The Huntsville-based NanoSail-D team stands with the fully deployed sail. The sail is made of an ultra-thin polymer coated with aluminum. Credit: NASA
I’d almost given up seeing NanoSail-D, the 107-square foot solar sail that was deployed on January 20 this year. On a pass a month ago, I saw just one brief flash. Last night, the sail was slated to zip north of Saturn and into Bootes not far from Arcturus around 9:15. To my complete surprise, it was a fantastic sight.
Since deployment, the sail has settled into a ‘flat spin’ as it orbits the Earth, meaning it’s turning round and round with its flat side parallel to the ground. This way it encounters less drag with the upper atmosphere. Depending on how sunlight strikes the sail’s surface as it crosses the observer’s sky, its brightness changes throughout a pass. Last night, it slowly pulsed from faint to bright and back again at least a dozen times. For a few seconds it even equaled brilliant Arcturus! It was fascinating to realize the changes I saw indicated a spinning craft. As the sail moved off to the north, it gradually faded, but I was still able to follow it in binoculars. Cool! Next time I’ll set up my camera.
If the weather's good, Duluth and region should see an excellent pass of NanoSail-D tonight (April 29). The sail looks like a moving 'star' that slowly brightens and dims as it follows the indicated path (green). Be sure to go out a few minutes before to get oriented and 'dark-adapt' your eyes. Created with Stellarium
NanoSail-D is a NASA project with the aim of testing the use of sails for possible attachment to defunct satellites so they can be safely burned up in Earth’s atmosphere when and where they need to be. This control is accomplished by the slow, steady drag of the sail against the upper atmosphere.
The sail originally orbited some 400 miles high but in the past three months has dropped 28 miles. Scientists expect it to continue orbiting the planet for a total of six months to a year. That means we’ll have plenty of viewing opportunities. And the lower it descends, the brighter and easier the sail will be to see.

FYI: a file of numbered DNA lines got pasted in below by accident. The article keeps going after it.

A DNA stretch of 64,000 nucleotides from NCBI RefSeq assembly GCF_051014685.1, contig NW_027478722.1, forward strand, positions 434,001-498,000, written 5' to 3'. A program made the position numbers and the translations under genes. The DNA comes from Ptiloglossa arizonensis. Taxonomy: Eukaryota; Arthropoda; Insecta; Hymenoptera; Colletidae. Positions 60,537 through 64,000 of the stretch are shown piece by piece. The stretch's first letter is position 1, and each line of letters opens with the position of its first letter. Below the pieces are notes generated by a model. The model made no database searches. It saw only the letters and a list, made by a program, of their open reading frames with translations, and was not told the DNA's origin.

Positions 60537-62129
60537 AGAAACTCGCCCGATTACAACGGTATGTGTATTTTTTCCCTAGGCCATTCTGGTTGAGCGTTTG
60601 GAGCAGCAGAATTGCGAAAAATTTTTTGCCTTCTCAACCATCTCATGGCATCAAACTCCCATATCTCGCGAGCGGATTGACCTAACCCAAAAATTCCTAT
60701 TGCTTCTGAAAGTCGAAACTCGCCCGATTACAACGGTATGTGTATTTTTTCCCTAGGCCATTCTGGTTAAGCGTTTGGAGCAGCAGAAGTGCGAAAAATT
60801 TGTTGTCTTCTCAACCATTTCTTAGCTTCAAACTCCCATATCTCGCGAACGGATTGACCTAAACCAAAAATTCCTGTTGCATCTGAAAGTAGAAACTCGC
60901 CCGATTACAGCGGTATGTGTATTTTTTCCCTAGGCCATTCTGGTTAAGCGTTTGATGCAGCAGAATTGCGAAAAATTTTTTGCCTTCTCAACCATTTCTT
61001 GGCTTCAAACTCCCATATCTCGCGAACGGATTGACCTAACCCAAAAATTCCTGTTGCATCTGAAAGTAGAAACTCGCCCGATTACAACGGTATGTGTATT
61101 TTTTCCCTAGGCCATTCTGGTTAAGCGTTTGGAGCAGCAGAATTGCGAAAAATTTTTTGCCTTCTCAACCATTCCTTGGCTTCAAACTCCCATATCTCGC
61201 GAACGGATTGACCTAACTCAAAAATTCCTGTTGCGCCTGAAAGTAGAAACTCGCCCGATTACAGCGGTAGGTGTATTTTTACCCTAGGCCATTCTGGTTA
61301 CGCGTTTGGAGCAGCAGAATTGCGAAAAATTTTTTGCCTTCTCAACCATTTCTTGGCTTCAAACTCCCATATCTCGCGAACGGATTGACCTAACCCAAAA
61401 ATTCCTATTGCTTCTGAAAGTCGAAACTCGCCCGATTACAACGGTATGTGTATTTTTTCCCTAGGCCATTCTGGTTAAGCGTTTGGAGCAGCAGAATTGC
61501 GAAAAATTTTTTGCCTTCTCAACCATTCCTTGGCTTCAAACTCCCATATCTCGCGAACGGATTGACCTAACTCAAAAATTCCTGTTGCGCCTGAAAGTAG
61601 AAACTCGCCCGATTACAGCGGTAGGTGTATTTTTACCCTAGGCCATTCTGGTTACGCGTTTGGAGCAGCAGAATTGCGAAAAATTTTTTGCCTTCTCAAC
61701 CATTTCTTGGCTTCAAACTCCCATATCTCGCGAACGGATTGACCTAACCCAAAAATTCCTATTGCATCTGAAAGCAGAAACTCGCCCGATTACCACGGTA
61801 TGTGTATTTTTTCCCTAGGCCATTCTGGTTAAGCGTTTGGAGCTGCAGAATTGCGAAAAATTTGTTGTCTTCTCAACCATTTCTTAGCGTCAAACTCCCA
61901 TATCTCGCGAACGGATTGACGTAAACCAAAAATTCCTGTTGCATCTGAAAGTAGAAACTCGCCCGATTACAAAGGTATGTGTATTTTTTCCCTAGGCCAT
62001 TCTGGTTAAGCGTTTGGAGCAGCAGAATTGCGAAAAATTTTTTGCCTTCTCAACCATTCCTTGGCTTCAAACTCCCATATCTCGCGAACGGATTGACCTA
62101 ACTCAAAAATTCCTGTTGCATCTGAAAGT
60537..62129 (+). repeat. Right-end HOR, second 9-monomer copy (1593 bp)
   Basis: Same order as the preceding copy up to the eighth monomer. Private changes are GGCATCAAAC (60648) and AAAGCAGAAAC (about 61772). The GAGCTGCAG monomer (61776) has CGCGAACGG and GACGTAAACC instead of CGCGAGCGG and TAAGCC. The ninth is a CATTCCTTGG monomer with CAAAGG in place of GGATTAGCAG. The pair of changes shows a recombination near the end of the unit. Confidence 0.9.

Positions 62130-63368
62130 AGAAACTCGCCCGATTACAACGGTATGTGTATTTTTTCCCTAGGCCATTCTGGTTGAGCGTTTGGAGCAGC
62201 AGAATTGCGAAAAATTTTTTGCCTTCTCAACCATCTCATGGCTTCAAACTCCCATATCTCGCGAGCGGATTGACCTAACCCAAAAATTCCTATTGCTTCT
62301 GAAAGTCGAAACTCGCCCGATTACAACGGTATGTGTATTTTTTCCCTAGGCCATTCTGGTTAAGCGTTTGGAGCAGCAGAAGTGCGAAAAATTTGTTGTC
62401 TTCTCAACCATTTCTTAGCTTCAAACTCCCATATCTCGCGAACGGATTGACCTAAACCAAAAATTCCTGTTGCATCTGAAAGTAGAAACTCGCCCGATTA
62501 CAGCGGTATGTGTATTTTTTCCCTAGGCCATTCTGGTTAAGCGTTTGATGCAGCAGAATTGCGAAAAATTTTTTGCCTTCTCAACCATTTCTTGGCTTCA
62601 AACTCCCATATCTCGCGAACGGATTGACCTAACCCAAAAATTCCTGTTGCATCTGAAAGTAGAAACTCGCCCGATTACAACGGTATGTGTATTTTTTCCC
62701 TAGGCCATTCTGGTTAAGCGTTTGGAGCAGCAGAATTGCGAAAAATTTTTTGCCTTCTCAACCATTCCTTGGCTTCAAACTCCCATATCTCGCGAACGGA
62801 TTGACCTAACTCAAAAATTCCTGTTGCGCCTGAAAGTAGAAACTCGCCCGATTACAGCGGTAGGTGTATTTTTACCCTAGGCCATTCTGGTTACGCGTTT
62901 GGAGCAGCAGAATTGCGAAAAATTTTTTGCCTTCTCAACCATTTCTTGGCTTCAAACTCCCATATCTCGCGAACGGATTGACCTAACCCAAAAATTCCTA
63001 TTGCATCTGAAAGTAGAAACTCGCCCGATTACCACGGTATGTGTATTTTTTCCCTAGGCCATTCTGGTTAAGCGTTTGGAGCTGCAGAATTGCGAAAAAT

Artist's view of the large-tent-sized NanoSail-D in orbit. Credit: NASA
Currently, mid-northern latitudes are in the middle of a series of both evening and morning passes. You can use the map above, which is good for the Duluth, Minn. region tonight, or go to the Heavens Above website, login and click on the NanoSail-D link. You’ll be shown a chart with times and brightnesses (mag or magnitude column). When the mag number is 2.0 or less, it’s worth your effort to go out for a look. Clicking on a particular date will take you toÂ general and detailed maps showing the sail’s path that night. One caveat: Despite the listed brightness, not every pass is visible to the eye. If you don’t see it the first time, try again another night.
The Alpha Magnetic Spectrometer will detect cosmic rays emitted by antimatter galaxies, dark matter and strangelets. Credit: MIT
Speaking of things flying across the sky, the space shuttle Endeavour was scheduled to liftoff this afternoon, but the launch has now been postponed for at least 48 hours due to malfunctioning heaters in the craft’s auxiliary power unit.
When it does take off, Endeavour will carry a unique instrument called an Alpha Magnetic Spectrometer (AMS) to the International Space Station. The device will be used to hunt for galaxies made of antimatter, study the nature of ‘dark matter’ and look for a theoretical form of matter called strangelets. All of these exotic phenomena make their presence known through ultra-high energy, fast-moving particles called cosmic rays.